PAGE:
Far, far from the madding crowds of malls, today...
the day after Thanksgiving is a day for me to avoid the crowds of consumers...
(at least, this year, so far, I've not heard of anyone dying in a Wal-Mart stampede...)
So, like last year, today, a hike...
...into Pontatoc canyon and then up the ridge, in the middle of the southern face of the Santa Catalina range, Tucson's 'backyard.'
After parking at a trailhead parking lot in the shadow of ritzy desert-'palaces', you hike behind the backyards of those privileged foothills-homeowners, and then, officially behind the 'wilderness line,' you descend into the canyon, looking up at distinctive Finger Rock...
...you crisscross the boulders of the seasonal-creek-bed, then begin to climb the backside of the ridge to reach the sunny southern side, from where all of Tucson spreads out, (surprisingly green), below:
...A couple of miles and a couple of thousand feet later, you reach the end of the trail, about 5000' high.
Much quieter than the mall-parking-lot on this last Friday in November...
Last weekend, an out-of-town friend came to stay with us...so, of course, we went to the Arizona-Sonora Desert Museum, where 'raptor free-flights' are currently going on; this Harris' hawk hadn't yet had time to adjust its wings upon landing:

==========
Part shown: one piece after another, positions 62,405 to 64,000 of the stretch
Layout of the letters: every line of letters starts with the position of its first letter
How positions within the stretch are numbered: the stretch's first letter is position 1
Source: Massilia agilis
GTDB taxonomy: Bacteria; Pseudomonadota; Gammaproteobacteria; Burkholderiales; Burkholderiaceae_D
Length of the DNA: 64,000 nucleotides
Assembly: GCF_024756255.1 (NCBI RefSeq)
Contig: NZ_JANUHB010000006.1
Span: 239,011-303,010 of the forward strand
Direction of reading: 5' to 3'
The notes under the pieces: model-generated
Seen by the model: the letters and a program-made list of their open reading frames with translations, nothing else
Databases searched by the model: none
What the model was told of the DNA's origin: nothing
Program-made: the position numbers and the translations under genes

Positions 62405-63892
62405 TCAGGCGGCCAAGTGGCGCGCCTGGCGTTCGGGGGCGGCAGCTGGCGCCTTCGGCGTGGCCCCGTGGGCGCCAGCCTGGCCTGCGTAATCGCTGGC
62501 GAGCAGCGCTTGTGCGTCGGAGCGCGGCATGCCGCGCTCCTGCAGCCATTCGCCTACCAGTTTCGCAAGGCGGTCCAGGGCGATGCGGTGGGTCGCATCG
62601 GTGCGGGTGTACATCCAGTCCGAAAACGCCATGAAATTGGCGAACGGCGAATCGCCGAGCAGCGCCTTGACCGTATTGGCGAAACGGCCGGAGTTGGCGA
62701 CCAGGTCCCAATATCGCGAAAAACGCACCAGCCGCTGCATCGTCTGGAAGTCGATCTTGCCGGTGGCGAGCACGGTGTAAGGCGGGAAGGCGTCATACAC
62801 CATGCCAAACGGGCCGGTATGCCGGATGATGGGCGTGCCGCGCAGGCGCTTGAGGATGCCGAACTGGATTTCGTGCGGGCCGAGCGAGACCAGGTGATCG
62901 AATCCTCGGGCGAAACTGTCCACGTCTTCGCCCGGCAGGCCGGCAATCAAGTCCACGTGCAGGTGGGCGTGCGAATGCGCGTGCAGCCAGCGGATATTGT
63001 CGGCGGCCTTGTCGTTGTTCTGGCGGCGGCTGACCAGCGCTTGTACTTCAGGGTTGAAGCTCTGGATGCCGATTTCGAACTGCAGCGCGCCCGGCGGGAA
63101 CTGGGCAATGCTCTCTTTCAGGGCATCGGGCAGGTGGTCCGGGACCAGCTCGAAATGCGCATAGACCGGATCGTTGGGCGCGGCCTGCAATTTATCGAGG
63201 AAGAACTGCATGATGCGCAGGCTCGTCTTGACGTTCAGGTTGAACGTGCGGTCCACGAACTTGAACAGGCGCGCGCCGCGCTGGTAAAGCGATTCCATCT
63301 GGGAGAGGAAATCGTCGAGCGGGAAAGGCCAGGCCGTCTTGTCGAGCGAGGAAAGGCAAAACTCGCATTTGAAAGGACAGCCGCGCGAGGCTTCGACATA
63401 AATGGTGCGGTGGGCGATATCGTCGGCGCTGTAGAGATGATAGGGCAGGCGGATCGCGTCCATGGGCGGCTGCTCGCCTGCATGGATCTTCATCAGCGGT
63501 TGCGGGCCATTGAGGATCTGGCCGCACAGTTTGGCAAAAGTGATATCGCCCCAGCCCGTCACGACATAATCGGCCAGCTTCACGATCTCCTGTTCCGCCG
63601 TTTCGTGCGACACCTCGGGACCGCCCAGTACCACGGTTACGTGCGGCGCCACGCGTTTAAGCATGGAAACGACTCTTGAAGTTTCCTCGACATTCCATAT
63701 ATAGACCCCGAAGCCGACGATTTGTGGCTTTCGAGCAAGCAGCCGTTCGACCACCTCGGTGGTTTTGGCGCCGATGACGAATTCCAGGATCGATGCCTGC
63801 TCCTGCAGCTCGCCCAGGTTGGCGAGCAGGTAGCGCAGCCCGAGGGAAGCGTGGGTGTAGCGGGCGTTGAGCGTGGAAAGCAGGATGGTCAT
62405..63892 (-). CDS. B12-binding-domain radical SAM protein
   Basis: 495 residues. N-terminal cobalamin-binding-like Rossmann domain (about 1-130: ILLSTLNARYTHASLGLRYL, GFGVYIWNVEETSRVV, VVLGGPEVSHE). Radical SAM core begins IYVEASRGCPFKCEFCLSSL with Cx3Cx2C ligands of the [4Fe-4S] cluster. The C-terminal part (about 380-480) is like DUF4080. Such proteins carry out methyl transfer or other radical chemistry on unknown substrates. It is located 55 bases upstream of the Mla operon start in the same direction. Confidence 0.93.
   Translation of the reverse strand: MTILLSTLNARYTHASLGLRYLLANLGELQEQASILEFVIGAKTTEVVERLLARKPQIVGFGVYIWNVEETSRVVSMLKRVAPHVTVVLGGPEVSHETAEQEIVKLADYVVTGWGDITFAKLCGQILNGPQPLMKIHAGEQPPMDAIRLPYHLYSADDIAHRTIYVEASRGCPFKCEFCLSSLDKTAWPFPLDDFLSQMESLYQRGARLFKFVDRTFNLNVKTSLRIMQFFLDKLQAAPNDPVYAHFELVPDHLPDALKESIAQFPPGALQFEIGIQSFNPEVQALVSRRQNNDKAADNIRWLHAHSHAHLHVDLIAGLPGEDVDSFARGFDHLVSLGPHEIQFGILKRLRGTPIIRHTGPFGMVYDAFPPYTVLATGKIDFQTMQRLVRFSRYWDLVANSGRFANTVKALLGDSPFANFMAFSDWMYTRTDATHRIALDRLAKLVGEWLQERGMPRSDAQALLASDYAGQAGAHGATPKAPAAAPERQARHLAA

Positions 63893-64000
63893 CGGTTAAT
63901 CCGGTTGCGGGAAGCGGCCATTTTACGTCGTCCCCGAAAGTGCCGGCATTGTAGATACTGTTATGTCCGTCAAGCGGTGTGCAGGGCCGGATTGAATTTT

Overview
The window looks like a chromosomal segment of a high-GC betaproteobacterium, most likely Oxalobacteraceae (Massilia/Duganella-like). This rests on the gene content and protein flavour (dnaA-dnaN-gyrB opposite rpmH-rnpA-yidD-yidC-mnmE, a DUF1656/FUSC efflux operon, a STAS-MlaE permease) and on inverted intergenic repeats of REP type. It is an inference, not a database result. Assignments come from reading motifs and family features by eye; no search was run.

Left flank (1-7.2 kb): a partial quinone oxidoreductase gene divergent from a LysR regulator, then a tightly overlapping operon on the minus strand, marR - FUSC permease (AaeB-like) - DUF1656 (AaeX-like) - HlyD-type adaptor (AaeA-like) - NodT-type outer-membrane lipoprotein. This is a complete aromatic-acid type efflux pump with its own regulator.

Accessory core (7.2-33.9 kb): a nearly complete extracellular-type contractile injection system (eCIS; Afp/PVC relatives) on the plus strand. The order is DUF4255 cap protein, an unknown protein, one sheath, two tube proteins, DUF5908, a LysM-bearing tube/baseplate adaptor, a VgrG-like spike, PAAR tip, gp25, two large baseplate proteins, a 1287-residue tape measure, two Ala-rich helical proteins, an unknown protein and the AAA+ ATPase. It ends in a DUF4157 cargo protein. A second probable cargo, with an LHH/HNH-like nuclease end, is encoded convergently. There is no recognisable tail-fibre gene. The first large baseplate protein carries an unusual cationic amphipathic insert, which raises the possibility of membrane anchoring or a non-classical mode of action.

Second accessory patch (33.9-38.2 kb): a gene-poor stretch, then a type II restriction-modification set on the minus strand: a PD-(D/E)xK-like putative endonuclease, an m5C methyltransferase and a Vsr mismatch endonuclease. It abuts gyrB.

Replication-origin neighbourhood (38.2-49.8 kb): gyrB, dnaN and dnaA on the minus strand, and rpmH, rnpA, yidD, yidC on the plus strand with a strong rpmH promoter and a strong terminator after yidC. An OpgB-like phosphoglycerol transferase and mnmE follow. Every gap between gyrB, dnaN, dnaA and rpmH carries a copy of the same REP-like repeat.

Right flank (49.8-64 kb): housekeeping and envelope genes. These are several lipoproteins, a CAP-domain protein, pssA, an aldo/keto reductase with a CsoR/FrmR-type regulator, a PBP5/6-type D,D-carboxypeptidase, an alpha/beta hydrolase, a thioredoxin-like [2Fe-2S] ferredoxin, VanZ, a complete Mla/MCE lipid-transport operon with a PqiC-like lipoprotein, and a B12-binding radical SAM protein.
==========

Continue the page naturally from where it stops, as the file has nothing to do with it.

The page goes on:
Truly impressive--one of the only birds that hunts collectively in family groups.
And Harris' hawks (native to South America, originally) are actually relative newcomers to the Sonoran desert--about a century ago, they began following ranchers, since they have water tanks for their livestock. With those reliable water supplies, they were able to 'settle' in the desert, then finding riparian environments with other water sources, learning to hunt the local prey--reminds me of the now ubiquitous (but no less beautiful) cattle egrets--successful avian 'colonizers'.
The mountain-lion habitat is always one of the most popular sights; these cougars must be the most-photographed cats of their kind:
...gotta love that face, eh?
...and a semi-random quote I came across the other day, by Albert Camus:
L'automne est un deuxième printemps où chaque feuille est une fleur.
(Autumn is a second spring when each leaf is a flower.)